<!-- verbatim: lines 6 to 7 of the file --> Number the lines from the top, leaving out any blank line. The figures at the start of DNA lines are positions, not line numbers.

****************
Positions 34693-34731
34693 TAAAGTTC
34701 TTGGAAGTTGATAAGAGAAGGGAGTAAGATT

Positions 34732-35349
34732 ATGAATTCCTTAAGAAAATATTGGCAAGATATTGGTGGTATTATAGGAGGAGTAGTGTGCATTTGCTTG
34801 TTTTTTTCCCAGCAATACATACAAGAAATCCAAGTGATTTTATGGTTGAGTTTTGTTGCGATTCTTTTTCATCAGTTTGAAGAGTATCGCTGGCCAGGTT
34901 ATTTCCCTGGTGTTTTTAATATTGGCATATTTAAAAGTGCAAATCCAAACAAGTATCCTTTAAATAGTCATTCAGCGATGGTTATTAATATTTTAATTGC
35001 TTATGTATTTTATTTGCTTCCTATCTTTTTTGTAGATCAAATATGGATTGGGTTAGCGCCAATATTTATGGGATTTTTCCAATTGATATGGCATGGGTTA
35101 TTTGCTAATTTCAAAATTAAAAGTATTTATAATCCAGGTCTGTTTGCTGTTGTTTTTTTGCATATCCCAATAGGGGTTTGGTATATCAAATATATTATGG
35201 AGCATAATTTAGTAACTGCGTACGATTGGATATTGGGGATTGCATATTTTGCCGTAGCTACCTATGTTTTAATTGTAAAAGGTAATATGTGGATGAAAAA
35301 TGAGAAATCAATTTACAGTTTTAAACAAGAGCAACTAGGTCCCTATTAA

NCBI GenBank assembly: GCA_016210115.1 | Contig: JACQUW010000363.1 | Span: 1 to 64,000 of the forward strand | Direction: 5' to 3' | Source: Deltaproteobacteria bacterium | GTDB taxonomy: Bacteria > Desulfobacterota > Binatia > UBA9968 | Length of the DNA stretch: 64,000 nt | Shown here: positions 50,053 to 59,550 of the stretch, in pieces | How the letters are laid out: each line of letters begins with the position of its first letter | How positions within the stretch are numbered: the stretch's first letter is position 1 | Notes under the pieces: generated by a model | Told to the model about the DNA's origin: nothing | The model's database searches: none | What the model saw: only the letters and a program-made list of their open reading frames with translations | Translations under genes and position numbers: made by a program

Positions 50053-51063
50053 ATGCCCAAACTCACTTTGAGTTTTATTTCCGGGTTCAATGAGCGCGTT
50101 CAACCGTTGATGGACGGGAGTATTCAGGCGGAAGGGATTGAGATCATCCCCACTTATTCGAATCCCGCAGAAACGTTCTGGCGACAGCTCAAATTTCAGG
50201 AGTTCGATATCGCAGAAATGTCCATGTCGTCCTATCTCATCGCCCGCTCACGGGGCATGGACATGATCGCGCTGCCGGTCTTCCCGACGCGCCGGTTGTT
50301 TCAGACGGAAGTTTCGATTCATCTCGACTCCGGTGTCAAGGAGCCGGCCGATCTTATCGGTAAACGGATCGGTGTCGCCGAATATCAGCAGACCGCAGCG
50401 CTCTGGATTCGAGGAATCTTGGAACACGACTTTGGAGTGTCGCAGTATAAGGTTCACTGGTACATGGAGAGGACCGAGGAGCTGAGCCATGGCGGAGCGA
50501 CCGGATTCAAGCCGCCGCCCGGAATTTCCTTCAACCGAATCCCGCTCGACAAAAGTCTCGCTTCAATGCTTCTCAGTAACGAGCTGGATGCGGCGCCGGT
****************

34801 TTTTTTTCCCAGCAATACATACAAGAAATCCAAGTGATTTTATGGTTGAGTTTTGTTGCGATTCTTTTTCATCAGTTTGAAGAGTATCGCTGGCCAGGTT
34901 ATTTCCCTGGTGTTTTTAATATTGGCATATTTAAAAGTGCAAATCCAAACAAGTATCCTTTAAATAGTCATTCAGCGATGGTTATTAATATTTTAATTGC